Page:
The teacher retirement system figure of $7,959.28 was based on 8% of the $99,491.00 gross amount.

The Board of Education sent to petitioner a Form W-2 for 1984, reporting wages of $94,367 and Federal income tax withheld. Petitioner attached a copy of the Form W-2 to his Federal income tax return for 1984. On the line for reporting wages, he inserted "see attached stmt. [statement]" and the amount "-O-." The attached statement set forth petitioner's contention that:

The amount of the attached wage statement of $94,367.00 from the Board of Education School District #131 in Aurora, Ill. was a court settlement amount as determined by the Illinois State Supreme Court docket #58075≈Agenda 41≈in September of 1983.

This settlement amount was for damages for personal injury.

Damages for personal injury are specifically excluded from income as stated in the Internal Revenue Code section 104(A)(2).

Therefore this amount is not included in Robert T. Slavin's 1984 income tax returns.

Respondent determined that $94,367 is includable in petitioner's income and made two other adjustments now conceded by petitioner.


Section 61 includes in gross income "all income from whatever source derived" unless otherwise provided. Section 104(a)(2), however, excludes from gross income "the amount of any damages received (whether by suit or agreement and whether as lump sums or as periodic payments) on account of personal injuries or sickness."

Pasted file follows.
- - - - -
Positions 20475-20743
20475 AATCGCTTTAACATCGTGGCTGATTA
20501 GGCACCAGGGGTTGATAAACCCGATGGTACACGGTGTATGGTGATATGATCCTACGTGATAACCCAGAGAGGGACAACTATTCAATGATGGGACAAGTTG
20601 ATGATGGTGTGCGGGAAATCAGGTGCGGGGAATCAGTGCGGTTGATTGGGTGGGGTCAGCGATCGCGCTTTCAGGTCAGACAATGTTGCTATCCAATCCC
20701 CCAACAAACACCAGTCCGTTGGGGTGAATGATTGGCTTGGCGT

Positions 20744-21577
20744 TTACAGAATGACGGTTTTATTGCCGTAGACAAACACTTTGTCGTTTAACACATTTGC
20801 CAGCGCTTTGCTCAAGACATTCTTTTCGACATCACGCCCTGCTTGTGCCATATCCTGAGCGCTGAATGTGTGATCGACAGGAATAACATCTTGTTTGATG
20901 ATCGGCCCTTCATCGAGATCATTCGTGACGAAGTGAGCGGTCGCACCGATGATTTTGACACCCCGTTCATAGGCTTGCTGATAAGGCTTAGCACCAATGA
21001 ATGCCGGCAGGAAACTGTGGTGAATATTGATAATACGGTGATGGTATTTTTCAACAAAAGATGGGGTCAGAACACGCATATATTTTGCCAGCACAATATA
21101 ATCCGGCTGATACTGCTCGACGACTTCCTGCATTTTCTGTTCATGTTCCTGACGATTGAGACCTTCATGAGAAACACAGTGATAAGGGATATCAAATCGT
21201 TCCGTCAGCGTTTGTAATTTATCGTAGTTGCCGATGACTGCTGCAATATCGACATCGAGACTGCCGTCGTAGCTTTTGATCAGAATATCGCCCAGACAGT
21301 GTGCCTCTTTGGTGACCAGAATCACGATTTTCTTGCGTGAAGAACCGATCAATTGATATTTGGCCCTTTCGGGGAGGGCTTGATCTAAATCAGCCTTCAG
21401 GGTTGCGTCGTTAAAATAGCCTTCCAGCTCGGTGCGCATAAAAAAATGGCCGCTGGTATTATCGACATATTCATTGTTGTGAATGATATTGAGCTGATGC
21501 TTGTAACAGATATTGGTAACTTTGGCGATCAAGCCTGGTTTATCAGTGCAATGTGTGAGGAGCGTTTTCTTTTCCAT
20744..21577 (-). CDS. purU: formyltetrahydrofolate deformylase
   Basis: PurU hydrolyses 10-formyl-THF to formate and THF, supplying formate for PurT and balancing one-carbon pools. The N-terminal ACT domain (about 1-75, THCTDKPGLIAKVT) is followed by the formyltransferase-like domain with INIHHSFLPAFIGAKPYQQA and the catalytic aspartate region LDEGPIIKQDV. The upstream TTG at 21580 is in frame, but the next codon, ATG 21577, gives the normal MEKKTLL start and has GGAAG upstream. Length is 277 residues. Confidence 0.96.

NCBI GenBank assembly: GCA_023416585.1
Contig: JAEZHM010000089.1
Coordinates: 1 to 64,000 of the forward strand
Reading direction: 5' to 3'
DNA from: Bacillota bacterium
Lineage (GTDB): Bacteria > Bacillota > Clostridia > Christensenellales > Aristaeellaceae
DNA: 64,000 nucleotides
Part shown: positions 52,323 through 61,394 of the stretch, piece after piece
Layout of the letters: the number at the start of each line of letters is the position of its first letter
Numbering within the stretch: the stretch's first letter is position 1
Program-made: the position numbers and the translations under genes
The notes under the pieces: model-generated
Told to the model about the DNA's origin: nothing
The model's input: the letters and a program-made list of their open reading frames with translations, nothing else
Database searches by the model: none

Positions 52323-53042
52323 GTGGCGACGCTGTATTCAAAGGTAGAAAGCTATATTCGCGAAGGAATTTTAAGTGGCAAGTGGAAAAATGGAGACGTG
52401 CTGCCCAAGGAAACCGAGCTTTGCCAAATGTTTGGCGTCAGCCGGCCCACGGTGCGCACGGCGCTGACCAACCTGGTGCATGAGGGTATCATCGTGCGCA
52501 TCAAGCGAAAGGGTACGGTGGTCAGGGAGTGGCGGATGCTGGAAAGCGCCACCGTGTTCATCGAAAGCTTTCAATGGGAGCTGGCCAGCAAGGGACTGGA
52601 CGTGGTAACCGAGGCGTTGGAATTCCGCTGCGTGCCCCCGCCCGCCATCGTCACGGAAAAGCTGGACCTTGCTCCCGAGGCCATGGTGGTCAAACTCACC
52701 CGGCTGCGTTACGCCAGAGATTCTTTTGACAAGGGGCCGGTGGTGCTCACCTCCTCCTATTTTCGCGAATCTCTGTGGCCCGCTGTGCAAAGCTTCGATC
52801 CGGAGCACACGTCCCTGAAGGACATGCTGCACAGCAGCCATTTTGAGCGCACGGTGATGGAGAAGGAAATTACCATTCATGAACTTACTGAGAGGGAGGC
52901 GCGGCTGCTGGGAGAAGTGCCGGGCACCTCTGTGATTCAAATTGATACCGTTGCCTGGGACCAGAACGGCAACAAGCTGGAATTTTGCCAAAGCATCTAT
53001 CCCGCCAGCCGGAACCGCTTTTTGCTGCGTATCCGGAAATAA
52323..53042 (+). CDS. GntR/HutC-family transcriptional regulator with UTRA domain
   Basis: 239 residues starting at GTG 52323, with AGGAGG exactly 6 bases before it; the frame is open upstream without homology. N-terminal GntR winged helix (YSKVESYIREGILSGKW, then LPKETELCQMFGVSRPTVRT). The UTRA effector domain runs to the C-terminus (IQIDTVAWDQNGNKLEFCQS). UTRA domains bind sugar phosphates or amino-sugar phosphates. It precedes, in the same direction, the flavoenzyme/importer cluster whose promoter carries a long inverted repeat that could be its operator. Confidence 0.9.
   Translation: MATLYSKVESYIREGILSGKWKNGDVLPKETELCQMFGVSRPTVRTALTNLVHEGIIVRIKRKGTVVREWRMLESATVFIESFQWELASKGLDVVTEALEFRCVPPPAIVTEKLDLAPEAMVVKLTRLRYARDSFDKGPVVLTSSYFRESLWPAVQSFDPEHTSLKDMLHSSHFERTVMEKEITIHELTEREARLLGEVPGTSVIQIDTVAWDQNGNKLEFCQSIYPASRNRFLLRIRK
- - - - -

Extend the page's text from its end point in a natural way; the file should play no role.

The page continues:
Section 1.104-1(c), Income Tax Regs., provides that "The term `damages received (whether by suit or agreement)' means an amount received (other than workmen's compensation) through prosecution of a legal suit or action based upon tort or tort-type rights, or through a settlement agreement entered into in lieu of such prosecution.'"

The determination of whether a litigation settlement payment is exempt from taxation depends on the nature of the claim settled and not on the validity of the claim. Metzger v. Commissioner [Dec. 43,832], 88 T.C. 834, 847 (1987), affd. without published opinion 845 F.2d 1013 (3d Cir. 1988); Threlkeld v. Commissioner [Dec. 43,530], 87 T.C. 1294, 1297 (1986), affd. [88-1 USTC ╤ 9370] 848 F.2d 81 (6th Cir. 1988); Bent v. Commissioner [Dec. 43,206], 87 T.C. 236, 244 (1986), affd. [88-1 USTC ╤ 9101] 835 F.2d 67 (3d Cir. 1987). This determination is a factual one, and petitioner bears the burden of proving that respondent's determination is erroneous. Rule 142(a), Tax Court Rules of Practice and Procedure.